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can the higgs particle interact with himself as it is the antiparticle of himself?

as we know that the every particle is the excitation of their respective fields i.e higgs of higgs field so what about the antiparticle?

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marked as duplicate by sammy gerbil, user259412, Yashas, John Rennie, Kyle Kanos Mar 12 '17 at 12:15

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    $\begingroup$ The Higgs boson does interact with itself; however, this has nothing to do with it being its own antiparticle. (To clarify, the physical Higgs boson is indeed its own antiparticle.) $\endgroup$ – jjc385 Mar 11 '17 at 22:03
  • $\begingroup$ Feynman diagrams for Higgs self-interaction can for example be found here (in e.g. equation 97). $\endgroup$ – diracula Mar 11 '17 at 22:06
  • $\begingroup$ Trying to understand where your question is coming from, you might be thinking about how a charged particle can annihilate its antiparticle. In the case of electric charge, this annihilation will produce a photon. But there are also other types of forces/ charges -- the weak force and the strong force. In particular, the Higgs is 'charged' under the weak force, and because of this, the Higgs can annihilate its antiparticle (i.e., itself) and produce a Z boson. $\endgroup$ – jjc385 Mar 11 '17 at 22:09
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    $\begingroup$ Possible duplicate of How does the Higgs Boson gain mass itself? $\endgroup$ – sammy gerbil Mar 11 '17 at 22:11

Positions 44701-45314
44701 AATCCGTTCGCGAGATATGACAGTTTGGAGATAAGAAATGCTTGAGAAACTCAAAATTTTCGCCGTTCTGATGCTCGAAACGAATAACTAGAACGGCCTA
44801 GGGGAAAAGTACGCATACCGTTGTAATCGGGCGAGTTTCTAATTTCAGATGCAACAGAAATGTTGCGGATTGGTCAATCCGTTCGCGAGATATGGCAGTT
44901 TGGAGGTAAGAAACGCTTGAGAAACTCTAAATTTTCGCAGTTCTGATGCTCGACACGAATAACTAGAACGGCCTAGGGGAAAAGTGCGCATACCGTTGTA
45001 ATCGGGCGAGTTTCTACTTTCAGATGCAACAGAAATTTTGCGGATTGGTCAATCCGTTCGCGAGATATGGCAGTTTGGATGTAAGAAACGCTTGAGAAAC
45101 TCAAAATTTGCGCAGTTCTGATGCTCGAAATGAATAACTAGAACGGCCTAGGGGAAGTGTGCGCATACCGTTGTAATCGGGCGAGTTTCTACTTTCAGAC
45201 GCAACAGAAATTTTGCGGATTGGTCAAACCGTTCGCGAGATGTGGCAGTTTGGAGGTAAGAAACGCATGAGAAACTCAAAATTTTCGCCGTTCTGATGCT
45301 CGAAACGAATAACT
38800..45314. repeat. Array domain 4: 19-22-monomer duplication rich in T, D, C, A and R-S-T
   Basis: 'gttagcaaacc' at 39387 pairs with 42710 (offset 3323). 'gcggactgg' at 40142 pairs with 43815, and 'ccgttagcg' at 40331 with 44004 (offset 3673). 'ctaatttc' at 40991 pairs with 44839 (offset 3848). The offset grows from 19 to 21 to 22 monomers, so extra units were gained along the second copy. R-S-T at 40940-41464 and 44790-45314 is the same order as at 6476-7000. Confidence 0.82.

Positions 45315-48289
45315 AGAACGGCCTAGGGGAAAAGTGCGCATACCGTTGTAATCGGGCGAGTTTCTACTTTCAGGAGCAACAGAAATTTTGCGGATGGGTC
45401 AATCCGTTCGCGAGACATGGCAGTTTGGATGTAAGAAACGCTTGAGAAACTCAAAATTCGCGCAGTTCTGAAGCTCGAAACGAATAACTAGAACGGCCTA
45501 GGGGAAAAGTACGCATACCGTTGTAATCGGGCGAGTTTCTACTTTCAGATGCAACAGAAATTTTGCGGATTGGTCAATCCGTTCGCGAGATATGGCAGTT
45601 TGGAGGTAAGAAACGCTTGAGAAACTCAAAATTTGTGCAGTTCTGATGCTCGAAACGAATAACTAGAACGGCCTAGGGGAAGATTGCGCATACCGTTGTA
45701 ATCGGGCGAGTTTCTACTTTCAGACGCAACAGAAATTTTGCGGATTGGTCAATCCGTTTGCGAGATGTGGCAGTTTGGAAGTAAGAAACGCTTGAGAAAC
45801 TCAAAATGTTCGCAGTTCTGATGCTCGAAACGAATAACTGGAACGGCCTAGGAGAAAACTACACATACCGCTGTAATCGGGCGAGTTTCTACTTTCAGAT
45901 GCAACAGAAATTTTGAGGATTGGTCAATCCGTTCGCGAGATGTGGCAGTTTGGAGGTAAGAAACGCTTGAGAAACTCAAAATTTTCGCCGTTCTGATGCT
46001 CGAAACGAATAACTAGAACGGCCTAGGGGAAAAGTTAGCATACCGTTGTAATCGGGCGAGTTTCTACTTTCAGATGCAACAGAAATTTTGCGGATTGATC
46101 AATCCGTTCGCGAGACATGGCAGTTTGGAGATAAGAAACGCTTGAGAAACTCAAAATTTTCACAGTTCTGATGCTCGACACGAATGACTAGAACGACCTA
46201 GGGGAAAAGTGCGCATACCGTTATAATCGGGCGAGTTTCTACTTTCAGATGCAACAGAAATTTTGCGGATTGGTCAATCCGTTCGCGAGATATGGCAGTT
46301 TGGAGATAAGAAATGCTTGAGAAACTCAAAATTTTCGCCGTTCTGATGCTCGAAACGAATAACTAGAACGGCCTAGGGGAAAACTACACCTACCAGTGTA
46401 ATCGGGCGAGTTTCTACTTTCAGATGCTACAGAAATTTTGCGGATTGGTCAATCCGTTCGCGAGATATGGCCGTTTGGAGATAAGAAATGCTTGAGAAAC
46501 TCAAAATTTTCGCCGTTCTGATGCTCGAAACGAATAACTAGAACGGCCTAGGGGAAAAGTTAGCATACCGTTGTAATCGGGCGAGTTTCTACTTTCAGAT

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Its antiparticle is itself, like photon is anti-photon.

Antiparticle isn't a de-excitation of a field (well... maybe a little in the Dirac sea interpretation, but it's a not a good interpretation at all...).

Yes, the Higgs boson self-interacts with itself. It can interact splitting a boson into two (or merging two into one), splitting in three (or colliding with other, or merging three into one), and the combinations that arise from that (because quantum fields "do what they want", "have free will", "are like fairies but with well defined tastes").

For really understanding this, read peskin-schroeder "an introduction to Quantum Field Theory".

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  • $\begingroup$ could you please complete the answers of both the questions. $\endgroup$ – Higgs Mar 11 '17 at 22:07
  • $\begingroup$ What is the second question? $\endgroup$ – wiskundeliefhebber Mar 11 '17 at 22:12
  • $\begingroup$ as we know that the every particle is the excitation of their respective fields i.e higgs of higgs field so what about the antiparticle, are they are the de-excitation of the the fields? $\endgroup$ – Higgs Mar 11 '17 at 22:16
  • $\begingroup$ Antiparticle isn't a de-excitation of a field (well... maybe a little in the Dirac sea interpretation, but it's a not a good interpretation at all...). Yes, the Higgs boson self-interacts with itself. It can interact spliting a boson into two (or merging two into one), spliting in three (or colliding with other, or merging three into one), and the combinations that arise from that (because quantum fields "do what they want", "have free will", "are like fairies but with well defined tastes"). For really understanding this, read peskin-schroeder "an introduction to Quantum Field Theory". $\endgroup$ – Uli_WH Mar 11 '17 at 23:10
  • $\begingroup$ What is the difference between the Haevy(H) and light higgs(h) and which one of them had been discovered in the in 2012 at CERN. $\endgroup$ – Higgs Mar 12 '17 at 7:00

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